New working group formed.
A working group consisting of producers, consumer and environmental organisations has been formed to develop future policy on farming and food production.
The group will consider how we use Scotland’s natural assets to produce food and mitigate the impact of climate change. The group will also look at how best to support such activity if Scotland has to leave the EU.
The group will make its recommendations during the course of 2020.
Convening the first meeting of the group while at the Royal Highland Show, Rural Economy Secretary Fergus Ewing said:
“People are the food and farming industry’s greatest resource so I am delighted that such an array of talented, experienced and knowledgeable people has agreed to join this group and I look forward to convening its first meeting today. It will provide its views and expertise to support Scottish Government officials in making recommendations on future farming and food production policy built around the six principles set out earlier this year to Parliament.
“Scotland’s landscape and climate provide us with an unrivalled natural larder. We need to develop policies which support both, to ensure that our status as a high quality producer of food is maintained and grows.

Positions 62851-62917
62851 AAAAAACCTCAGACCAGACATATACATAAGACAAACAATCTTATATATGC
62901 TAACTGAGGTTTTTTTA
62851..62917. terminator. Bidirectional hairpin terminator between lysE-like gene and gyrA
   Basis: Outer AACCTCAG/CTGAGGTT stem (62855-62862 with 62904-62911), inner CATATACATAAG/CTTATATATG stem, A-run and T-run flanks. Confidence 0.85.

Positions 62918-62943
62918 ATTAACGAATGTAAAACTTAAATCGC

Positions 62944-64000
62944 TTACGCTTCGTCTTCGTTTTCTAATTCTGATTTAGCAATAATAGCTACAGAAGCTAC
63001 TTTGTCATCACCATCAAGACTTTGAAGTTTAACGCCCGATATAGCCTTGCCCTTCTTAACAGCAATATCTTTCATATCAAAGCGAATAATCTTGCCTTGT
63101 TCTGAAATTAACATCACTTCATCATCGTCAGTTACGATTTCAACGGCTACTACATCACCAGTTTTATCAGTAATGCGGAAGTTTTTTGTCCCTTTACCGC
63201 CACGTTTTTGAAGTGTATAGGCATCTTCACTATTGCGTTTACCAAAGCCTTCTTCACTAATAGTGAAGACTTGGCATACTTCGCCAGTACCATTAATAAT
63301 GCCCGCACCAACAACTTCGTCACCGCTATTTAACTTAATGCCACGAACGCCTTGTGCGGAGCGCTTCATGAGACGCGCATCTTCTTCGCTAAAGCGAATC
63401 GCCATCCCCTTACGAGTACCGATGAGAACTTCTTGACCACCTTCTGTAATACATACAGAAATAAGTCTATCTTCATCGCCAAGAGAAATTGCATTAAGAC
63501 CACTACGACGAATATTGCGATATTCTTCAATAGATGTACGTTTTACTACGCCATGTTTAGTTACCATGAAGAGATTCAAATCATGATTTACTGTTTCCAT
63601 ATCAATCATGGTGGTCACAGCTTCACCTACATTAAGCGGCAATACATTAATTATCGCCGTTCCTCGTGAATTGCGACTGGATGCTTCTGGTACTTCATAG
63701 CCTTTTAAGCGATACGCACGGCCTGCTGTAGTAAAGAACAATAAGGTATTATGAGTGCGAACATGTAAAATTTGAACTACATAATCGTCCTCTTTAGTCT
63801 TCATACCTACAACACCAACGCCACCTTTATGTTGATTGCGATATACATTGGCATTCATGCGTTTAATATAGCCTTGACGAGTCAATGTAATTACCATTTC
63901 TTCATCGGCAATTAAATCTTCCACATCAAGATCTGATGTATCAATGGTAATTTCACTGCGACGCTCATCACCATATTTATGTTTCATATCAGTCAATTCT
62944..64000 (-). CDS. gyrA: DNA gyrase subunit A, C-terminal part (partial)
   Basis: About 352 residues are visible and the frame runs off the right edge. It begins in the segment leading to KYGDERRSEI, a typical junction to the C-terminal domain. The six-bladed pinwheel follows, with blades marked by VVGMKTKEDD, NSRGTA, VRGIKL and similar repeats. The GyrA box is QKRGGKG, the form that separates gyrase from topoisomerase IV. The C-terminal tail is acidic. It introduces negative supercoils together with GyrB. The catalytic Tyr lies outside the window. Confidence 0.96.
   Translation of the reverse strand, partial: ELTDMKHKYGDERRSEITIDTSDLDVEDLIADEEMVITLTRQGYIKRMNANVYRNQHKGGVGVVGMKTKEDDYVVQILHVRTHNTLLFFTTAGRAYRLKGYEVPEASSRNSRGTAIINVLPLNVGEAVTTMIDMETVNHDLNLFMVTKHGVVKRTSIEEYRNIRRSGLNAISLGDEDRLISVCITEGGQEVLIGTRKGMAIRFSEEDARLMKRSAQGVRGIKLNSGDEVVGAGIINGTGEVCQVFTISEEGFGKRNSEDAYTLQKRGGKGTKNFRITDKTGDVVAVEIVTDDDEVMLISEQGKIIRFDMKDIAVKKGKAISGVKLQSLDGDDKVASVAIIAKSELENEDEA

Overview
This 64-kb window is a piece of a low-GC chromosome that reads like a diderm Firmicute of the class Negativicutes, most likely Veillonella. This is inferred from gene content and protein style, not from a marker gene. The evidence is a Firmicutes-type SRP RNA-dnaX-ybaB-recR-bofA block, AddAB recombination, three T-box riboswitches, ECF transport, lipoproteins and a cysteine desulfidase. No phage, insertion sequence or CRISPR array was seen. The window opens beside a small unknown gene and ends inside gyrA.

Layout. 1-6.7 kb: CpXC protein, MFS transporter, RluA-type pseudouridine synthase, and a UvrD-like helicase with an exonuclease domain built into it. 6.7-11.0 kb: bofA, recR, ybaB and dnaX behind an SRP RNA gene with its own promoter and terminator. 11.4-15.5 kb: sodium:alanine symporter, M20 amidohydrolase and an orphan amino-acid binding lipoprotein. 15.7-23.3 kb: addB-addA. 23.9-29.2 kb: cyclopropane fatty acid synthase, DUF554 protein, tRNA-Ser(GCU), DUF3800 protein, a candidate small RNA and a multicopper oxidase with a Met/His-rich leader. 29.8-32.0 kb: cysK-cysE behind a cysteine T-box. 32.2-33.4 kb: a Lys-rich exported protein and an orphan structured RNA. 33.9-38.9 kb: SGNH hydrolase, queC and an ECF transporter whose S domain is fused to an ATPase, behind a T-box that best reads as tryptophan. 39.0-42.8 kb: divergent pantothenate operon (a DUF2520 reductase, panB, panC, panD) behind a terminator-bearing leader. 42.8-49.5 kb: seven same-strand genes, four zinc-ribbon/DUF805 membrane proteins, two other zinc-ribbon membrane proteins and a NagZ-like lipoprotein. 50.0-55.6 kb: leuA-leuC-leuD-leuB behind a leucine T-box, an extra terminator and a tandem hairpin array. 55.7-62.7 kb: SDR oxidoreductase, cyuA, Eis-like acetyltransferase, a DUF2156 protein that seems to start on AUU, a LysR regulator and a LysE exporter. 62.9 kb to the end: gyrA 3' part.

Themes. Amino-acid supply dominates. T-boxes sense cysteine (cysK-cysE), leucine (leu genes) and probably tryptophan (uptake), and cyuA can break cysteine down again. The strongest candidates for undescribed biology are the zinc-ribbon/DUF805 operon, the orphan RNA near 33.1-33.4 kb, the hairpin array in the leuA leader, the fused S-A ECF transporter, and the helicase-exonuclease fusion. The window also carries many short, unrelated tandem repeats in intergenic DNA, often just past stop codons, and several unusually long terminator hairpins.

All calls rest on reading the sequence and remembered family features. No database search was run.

“Crucially, we need an integrated approach that will ensure that Scotland’s land assets play their part in responding to and mitigating the global climate emergency. I look forward to hearing the proposals.”
Membership and remit of the Farming and Food Production Future Policy Group is available on our website.
The six principles outline to Parliament earlier this year were sustainability, simplicity, innovation, inclusion, productivity and profitability.
The group will focus on the period beyond 2024 and will test proposals to support farming and food production as a key part of a flourishing rural Scotland, including the impact on climate change, the loss of biodiversity and maintaining the rural population. This will build on the firm foundations set out in our five-year plan and provide stability through any Brexit transition.
There is a problem
Thanks for your feedback